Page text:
Kitchen Intuition: Instant bread

Authored By aliceodea

There aren’t many things that are quite so awesome as bread that is still warm from cooking. Moist and airy, it is filled with fragrance and flavor. And whatever you put on it (a bit of cheese, a blob of peanut butter or some creamy butter) quickly gets melty and gooey.

I love warm bread so much so that I try to avoid making more than I can eat before it cools. And since most days I’m just cooking for two, I don’t make loaves of bread very often. I like to cook bread in smaller batches, and I have a few different methods of doing so. One of them is the chapati, a pita-like flatbread; but unlike yeasted pita, a chapati is unleavened, which allows for a much simpler, more flexible preparation.

Mix some flour and water, flatten out the dough, and cook on a hot griddle or cast-iron skillet until done. Really, that’s all there is to it!

You can find a lot of chapati recipes online, but many of them make the preparation more complicated than it has to be. This really is an instant bread, which can be warm from the skillet five minutes after you decide to make it. There’s a catch, though: you have to get the right kind of flour.

A lot of recipes say you can make chapatis with whole wheat or other flours, or with some combination of them. The first several batches of chapatis I made were with the flour that was already in my pantry, but even with a lot of coaxing, they didn’t rise up very well and turned out heavy, dark and maybe even a little bitter. You’ll get a far superior result in much less time if you go to an Indian or Asian market and pick up some durum atta flour (in Chattanooga, you can get some at specialty groceries such as the India Bazar on Lee Highway).

Atta flour is made of hard wheat, milled to a fine texture. It has a high gluten content, so it can make a very strong and elastic dough. With it, chapatis are a very easy prep and can be made in small batches so that they’re always served fresh and hot. At the table, chapatis can be torn in pieces to scoop up meats and vegetables; rolled to sop up sauces, soups and melted cheese; used as a wrap for meats, veggies, sauces and fillings; or simply topped with some butter or ghee.

There are only two required ingredients, so measuring is not necessary. Just put some atta flour into a bowl. Use as much as you think will yield the amount of bread you want (very roughly, figure on about a quarter-cup per serving). You can also add some salt or oil at this point, but they’re entirely optional (I don’t bother). Then, slowly mix in some water until you have a soft, fairly wet dough.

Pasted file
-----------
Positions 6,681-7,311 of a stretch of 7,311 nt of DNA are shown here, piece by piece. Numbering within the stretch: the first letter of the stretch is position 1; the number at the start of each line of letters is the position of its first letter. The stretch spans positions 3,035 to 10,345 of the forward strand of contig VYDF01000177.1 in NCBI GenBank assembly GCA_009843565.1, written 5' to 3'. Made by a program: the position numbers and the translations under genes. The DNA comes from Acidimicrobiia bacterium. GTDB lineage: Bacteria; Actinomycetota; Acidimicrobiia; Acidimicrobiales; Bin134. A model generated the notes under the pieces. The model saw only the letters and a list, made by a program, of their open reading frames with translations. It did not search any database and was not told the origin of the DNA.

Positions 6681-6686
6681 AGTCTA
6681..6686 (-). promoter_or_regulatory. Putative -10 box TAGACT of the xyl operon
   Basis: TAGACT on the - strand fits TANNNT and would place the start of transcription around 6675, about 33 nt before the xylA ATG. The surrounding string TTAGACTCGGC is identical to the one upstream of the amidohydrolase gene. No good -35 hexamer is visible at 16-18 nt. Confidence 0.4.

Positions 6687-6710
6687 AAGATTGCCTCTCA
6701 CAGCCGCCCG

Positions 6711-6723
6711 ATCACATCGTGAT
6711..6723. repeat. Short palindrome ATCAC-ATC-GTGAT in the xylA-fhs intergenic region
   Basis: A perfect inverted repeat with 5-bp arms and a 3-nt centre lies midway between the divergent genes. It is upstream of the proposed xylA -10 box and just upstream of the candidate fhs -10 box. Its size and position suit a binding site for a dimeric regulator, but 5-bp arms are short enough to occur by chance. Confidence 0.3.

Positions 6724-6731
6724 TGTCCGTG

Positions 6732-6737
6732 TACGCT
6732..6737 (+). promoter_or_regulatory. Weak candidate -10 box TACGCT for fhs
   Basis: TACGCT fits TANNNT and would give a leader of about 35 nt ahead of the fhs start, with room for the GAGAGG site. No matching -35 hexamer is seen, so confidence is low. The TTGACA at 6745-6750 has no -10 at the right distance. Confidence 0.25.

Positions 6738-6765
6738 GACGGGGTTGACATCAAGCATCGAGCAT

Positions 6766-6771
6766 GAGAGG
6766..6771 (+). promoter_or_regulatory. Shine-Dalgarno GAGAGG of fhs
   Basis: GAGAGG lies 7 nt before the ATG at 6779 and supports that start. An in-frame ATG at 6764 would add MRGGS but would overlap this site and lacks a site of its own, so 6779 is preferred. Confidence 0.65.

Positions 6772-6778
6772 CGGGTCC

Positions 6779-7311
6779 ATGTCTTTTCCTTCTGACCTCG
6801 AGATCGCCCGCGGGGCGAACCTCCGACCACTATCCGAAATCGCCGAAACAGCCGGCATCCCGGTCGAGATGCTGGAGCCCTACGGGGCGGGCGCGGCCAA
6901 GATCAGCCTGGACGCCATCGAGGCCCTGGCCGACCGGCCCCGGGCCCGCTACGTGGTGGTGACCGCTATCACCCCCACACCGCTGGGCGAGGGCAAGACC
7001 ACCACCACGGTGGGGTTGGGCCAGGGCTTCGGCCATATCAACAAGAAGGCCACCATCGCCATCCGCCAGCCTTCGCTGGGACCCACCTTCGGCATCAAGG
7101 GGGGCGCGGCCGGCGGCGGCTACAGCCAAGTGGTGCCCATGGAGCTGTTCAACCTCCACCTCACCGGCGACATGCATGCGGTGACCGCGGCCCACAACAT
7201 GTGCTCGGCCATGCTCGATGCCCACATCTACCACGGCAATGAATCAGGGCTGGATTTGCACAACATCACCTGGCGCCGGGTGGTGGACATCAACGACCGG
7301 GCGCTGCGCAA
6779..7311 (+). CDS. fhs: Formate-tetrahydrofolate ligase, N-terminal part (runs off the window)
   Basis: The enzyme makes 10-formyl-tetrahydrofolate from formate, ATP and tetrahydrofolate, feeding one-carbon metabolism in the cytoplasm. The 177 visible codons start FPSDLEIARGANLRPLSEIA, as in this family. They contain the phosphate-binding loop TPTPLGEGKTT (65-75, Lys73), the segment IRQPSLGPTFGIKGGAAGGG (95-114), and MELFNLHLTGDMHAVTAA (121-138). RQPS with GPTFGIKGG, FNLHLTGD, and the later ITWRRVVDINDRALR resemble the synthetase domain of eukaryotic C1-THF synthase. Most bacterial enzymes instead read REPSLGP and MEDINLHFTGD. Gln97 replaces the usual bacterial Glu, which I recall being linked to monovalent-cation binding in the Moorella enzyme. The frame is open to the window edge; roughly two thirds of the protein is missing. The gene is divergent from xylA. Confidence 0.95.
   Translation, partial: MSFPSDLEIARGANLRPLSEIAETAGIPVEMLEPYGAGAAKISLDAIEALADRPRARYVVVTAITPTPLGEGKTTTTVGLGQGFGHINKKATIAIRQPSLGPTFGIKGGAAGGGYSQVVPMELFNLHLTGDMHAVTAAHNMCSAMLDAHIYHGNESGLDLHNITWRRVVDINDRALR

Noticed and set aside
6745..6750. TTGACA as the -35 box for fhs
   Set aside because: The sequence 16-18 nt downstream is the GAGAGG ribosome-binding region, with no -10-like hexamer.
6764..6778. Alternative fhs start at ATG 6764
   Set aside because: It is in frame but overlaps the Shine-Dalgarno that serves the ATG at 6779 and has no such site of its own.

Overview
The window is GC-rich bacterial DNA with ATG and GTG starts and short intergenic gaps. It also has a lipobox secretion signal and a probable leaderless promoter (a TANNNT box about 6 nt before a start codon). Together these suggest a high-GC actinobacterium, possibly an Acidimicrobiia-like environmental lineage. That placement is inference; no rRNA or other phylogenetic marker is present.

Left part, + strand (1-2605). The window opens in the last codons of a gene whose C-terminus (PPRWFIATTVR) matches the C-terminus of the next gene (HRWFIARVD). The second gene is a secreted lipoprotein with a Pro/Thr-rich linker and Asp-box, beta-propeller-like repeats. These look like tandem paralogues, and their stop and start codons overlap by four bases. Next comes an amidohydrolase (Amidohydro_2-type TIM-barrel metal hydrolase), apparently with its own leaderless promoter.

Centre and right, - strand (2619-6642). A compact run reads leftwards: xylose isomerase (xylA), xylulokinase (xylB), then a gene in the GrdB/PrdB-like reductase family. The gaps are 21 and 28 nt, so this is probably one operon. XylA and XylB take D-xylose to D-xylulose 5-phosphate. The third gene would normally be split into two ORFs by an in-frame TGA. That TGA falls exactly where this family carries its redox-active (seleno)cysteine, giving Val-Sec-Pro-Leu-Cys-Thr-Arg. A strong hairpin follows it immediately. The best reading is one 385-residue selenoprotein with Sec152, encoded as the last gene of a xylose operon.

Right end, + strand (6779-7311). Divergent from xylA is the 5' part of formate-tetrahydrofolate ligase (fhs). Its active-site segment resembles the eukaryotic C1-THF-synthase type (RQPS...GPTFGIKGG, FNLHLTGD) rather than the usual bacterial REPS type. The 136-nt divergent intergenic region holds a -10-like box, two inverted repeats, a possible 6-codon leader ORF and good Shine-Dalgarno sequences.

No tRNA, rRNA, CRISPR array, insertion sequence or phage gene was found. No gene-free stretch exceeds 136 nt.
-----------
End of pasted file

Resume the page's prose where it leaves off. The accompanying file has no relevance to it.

At this point, you could just heat up a skillet or griddle and cook the chapati, and I often do cook the dough right away (I’m not always the best planner). If the dough hasn’t had time to rest, it won’t be as elastic, so you might get a thicker result-but it will still be delicious. If you’re mixing it ahead of time and want to fully develop the dough, knead it until it is soft and smooth, then let it sit for a half-hour or more (or put it in a covered dish and stick it in the refrigerator overnight).

To cook, preheat a griddle or skillet over medium-high heat until hot (and a drop of water dances on the surface). There is no need to grease the griddle or skillet. Pull off a golf ball-sized piece of dough, and flatten it into a circle, either by pressing or rolling. If I’m rushing along with freshly made dough, I might just drop it straight onto the skillet and flatten it as it begins to cook with fingers that I’ve run under some water so that the dough won’t stick. But if the dough has had a chance to rest, I might spread some flour out on the counter and roll it thin with a rolling pin. Then, I use a scraper to get it off the counter and carefully lift it onto the hot skillet.

Cook for about 30 seconds on each side, then flip it again and cook until it has the texture that you want. If you use a spatula to push down on the edges of a thin chapati at this point, pockets of steam will form bubbles in the dough, making it light and airy.

And that’s it! Sometimes, I just make one big chapati, or if I’m feeding more than two people, I’ll make a batch of them-but never until the last minute so they don’t have time to cool before we eat. They come out with a light, nutty flavor and lovely, chewy texture.

As always, feel free to add your own special flourish with flavors, seasonings, toppings or fillings, added either before or after cooking. Experiment with adding oils, melted fat, soy sauce, coconut milk, yogurt, chutneys, nuts, chiles, grated veggies, spices or herbs. In some Jewish kitchens, coconut milk and sugar are added to chapatis to make them special for the Sabbath. Mark Bittman makes turnovers with chapatis by folding the dough with some caramelized onions tucked inside, then baking them in the oven instead of cooking them on the stovetop. Charmaine Solomon stuffs them with lentils and spinach.

Just imagine all the delicious things you can make, starting with just a bit of atta flour and water!

Alice O’Dea has lived in Chattanooga for over 20 years, but was raised among the mucks and dairy farms in rural western New York. She didn’t really learn to cook until midlife. When she’s not puttering around in the kitchen, she enjoys running, cycling, traveling, photography and trying to get food to grow in the backyard of her Highland Park home. You can email her with questions, suggestions or comments at [email protected]. The opinions expressed in this column belong solely to the author, not or its employees.